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Something Completely Different: Web Comics
  • Gunnerkrigg Court: Chapter 10 - "Dr. Disaster Versus the Creepy Space Aliens from Outer Space". The main Urban Fantasy plot took a break for a comedic Raygun Gothic interlude—though not without some character development.
    • There are also some unusual interludes following the end of each print volume. The first was followed by Guest Strips and letters between the characters; the second was followed by City Face, a short and bizarre story about talking pigeons, which was so popular it got a sequel in the next volume. Though not part of the comic proper, Tom has said that most of these materials are canon. Somehow.
    • There's also the "Annie watches Kat play GTA" comic, the "Kat melodramatically plays MGS" episode, and the similar one where they all watch Princess Mononoke.
    • The current holder of the record for most Flat Whats from the readers however has to be MORT FUN TIME.
    • Gunnerkrigg Court does occasionally do guest strips...the ones starting here are drawn/written by the characters themselves!
  • The delightfully campy Fans! has featured, among other things: A musical arc (with pictures of characters singing and links to the sound files underneath), a story told from the perspective of an FIB agent experimenting with mind control techniques told via his blog, and a story done entirely in chat logs.
  • Sluggy Freelance did its fifth-year anniversary in flash animation (no, no voices, just animation).
  • Explicitly used in this strip of VG Cats.
  • Most stories in The Wotch, put the focus on the title character and here two friends, usually including a B story that either focuses on one of the main characters, or, less frequently, a minor side character (like "Moon Over Tandy"). However, "A Girl and her Blob" took a different approach. There is a side story about Anne and her friends battling Were-creatures and a Mad Wizard, but the central story is on minor character Ming and Myrrh, a blob-like woman Ming discovers and bonds with.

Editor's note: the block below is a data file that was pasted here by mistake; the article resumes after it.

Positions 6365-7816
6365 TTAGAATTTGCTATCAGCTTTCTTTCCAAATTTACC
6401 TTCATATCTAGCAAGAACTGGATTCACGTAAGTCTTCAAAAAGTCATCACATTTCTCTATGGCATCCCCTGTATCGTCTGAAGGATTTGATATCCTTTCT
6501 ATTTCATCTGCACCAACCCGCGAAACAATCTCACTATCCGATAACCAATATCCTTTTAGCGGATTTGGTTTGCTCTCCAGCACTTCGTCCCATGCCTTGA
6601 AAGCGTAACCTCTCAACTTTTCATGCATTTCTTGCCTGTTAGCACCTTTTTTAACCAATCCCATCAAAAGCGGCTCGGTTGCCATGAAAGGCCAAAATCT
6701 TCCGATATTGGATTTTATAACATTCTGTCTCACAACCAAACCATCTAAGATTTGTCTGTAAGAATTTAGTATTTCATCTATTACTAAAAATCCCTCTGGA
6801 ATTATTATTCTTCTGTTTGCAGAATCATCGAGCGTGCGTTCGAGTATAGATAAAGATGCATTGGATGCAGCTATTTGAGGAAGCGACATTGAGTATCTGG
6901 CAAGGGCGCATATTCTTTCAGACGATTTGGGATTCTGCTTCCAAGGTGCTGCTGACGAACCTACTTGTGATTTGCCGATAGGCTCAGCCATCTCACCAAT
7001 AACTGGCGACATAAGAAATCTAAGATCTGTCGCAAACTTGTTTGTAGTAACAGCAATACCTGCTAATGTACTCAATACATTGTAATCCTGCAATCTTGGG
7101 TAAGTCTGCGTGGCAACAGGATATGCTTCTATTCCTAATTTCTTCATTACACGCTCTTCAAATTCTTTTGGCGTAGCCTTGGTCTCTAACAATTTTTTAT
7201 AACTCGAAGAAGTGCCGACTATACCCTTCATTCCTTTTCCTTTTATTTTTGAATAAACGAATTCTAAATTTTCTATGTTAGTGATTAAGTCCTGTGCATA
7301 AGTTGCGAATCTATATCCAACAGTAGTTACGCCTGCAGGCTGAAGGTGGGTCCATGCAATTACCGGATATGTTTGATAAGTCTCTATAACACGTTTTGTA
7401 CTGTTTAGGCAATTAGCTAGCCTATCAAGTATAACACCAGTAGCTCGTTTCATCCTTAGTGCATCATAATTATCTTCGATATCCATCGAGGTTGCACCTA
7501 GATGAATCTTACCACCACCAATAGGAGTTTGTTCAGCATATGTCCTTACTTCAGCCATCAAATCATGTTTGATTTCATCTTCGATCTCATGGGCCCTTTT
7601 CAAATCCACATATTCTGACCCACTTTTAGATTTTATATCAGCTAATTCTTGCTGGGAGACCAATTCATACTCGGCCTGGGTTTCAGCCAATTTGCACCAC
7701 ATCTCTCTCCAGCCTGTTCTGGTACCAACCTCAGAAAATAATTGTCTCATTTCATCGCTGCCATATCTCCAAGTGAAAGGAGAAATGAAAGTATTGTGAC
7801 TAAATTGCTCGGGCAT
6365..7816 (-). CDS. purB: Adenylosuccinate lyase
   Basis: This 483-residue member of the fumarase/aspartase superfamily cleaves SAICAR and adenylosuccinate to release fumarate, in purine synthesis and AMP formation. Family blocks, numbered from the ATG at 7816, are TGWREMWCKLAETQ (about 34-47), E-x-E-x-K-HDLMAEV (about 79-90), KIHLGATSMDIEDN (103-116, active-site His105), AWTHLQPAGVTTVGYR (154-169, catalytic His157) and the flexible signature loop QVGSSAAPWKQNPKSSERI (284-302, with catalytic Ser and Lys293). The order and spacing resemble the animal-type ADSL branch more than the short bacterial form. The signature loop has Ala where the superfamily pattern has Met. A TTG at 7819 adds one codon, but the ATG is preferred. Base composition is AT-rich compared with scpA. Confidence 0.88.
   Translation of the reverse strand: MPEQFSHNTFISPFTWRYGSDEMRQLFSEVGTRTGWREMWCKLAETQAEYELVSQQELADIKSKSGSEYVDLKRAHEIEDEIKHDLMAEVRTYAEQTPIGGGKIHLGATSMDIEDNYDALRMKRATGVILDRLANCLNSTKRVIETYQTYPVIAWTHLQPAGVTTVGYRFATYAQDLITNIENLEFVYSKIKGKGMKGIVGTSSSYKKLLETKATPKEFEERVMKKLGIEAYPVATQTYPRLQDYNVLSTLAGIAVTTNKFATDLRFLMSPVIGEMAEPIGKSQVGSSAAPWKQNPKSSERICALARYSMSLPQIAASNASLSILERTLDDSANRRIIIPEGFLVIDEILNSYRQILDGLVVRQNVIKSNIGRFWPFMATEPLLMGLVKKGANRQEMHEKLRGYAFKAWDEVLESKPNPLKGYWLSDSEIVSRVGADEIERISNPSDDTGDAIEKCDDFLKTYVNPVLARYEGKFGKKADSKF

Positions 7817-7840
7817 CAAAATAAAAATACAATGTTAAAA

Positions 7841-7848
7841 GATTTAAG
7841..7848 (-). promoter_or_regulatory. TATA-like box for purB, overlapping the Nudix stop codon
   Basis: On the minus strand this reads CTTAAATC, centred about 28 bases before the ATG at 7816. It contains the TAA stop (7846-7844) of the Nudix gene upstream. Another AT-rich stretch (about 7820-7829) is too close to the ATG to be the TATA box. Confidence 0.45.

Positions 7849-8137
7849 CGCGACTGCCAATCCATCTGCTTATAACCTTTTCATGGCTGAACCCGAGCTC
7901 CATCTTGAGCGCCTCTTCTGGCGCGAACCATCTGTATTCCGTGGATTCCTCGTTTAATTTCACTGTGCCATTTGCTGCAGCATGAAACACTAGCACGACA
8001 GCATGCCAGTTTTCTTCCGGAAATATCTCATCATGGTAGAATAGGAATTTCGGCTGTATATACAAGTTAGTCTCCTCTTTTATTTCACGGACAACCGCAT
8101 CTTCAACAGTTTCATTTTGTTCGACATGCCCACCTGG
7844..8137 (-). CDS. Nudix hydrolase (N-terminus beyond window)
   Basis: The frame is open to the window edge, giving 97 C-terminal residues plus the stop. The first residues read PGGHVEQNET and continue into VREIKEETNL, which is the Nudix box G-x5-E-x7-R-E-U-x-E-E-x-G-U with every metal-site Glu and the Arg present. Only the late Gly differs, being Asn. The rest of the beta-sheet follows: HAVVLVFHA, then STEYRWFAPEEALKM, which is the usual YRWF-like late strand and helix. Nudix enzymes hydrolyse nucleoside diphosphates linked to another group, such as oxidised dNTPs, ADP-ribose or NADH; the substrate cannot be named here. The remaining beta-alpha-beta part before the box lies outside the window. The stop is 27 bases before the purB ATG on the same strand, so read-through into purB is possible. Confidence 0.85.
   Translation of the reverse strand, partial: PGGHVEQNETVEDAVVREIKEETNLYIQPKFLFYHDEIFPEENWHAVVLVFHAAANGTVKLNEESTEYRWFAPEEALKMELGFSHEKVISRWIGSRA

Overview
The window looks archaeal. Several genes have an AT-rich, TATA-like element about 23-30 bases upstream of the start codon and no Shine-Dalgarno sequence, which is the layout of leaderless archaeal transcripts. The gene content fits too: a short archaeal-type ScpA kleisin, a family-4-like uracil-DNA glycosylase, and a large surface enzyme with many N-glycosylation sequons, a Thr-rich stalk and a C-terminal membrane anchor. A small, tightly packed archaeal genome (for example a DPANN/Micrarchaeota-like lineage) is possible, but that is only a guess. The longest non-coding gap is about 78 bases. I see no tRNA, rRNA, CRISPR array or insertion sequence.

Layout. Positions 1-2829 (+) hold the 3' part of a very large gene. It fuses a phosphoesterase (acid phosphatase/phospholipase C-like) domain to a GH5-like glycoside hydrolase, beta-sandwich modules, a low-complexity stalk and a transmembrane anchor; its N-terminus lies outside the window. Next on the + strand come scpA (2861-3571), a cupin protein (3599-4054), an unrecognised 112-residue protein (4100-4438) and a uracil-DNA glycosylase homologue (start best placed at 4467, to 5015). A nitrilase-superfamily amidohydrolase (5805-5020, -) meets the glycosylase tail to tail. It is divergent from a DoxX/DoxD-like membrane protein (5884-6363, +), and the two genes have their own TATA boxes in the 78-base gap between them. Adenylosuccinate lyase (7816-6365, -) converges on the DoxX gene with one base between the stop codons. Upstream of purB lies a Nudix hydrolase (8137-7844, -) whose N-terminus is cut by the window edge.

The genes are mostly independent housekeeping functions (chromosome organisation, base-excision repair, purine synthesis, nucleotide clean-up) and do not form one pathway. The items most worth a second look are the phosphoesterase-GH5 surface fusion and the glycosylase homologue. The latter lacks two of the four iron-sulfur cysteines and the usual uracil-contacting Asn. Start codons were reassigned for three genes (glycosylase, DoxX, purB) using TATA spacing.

• The Intermission between the third and fourth acts of Homestuck drops the main storyline completely and shows a storyline involving alternate universe counterparts of some of our characters, who have (in this new story) formed a gang called the Midnight Crew. Their ...behavior becomes a plot point later on.
  • The Fan has the Sheyleron Saga side story, that is not only completely unrelated the main storyline, it takes place in a completely different universe, yet the author insists on sticking an installment to the end of every single episode, and sometimes, right in the middle of one.
  • An intermission comic in The Order of the Stick was done as a parody of the old "Let's Go Out to the Lobby" advertisements seen at movie theaters. One group of concession stand snacks is challenged by another, and an epic D&D style battle ensues.
  • After three lengthy story-arcs, Nature of Nature's Art went on to... a gag-a-day-style strip called Wild Style. It's an "intermission arc", so to speak.
  • John Kossler of The Word Weary does this with his non-canon comics... most especially in the Guest Strip he wrote himself and his off-the-wall 100th comic celebration.
  • The comic Forever16 does this with the short story "My Super-Soaked Sweet Sixteen", following a girl who is a model for her mother's professional underwater photography. Starts here;
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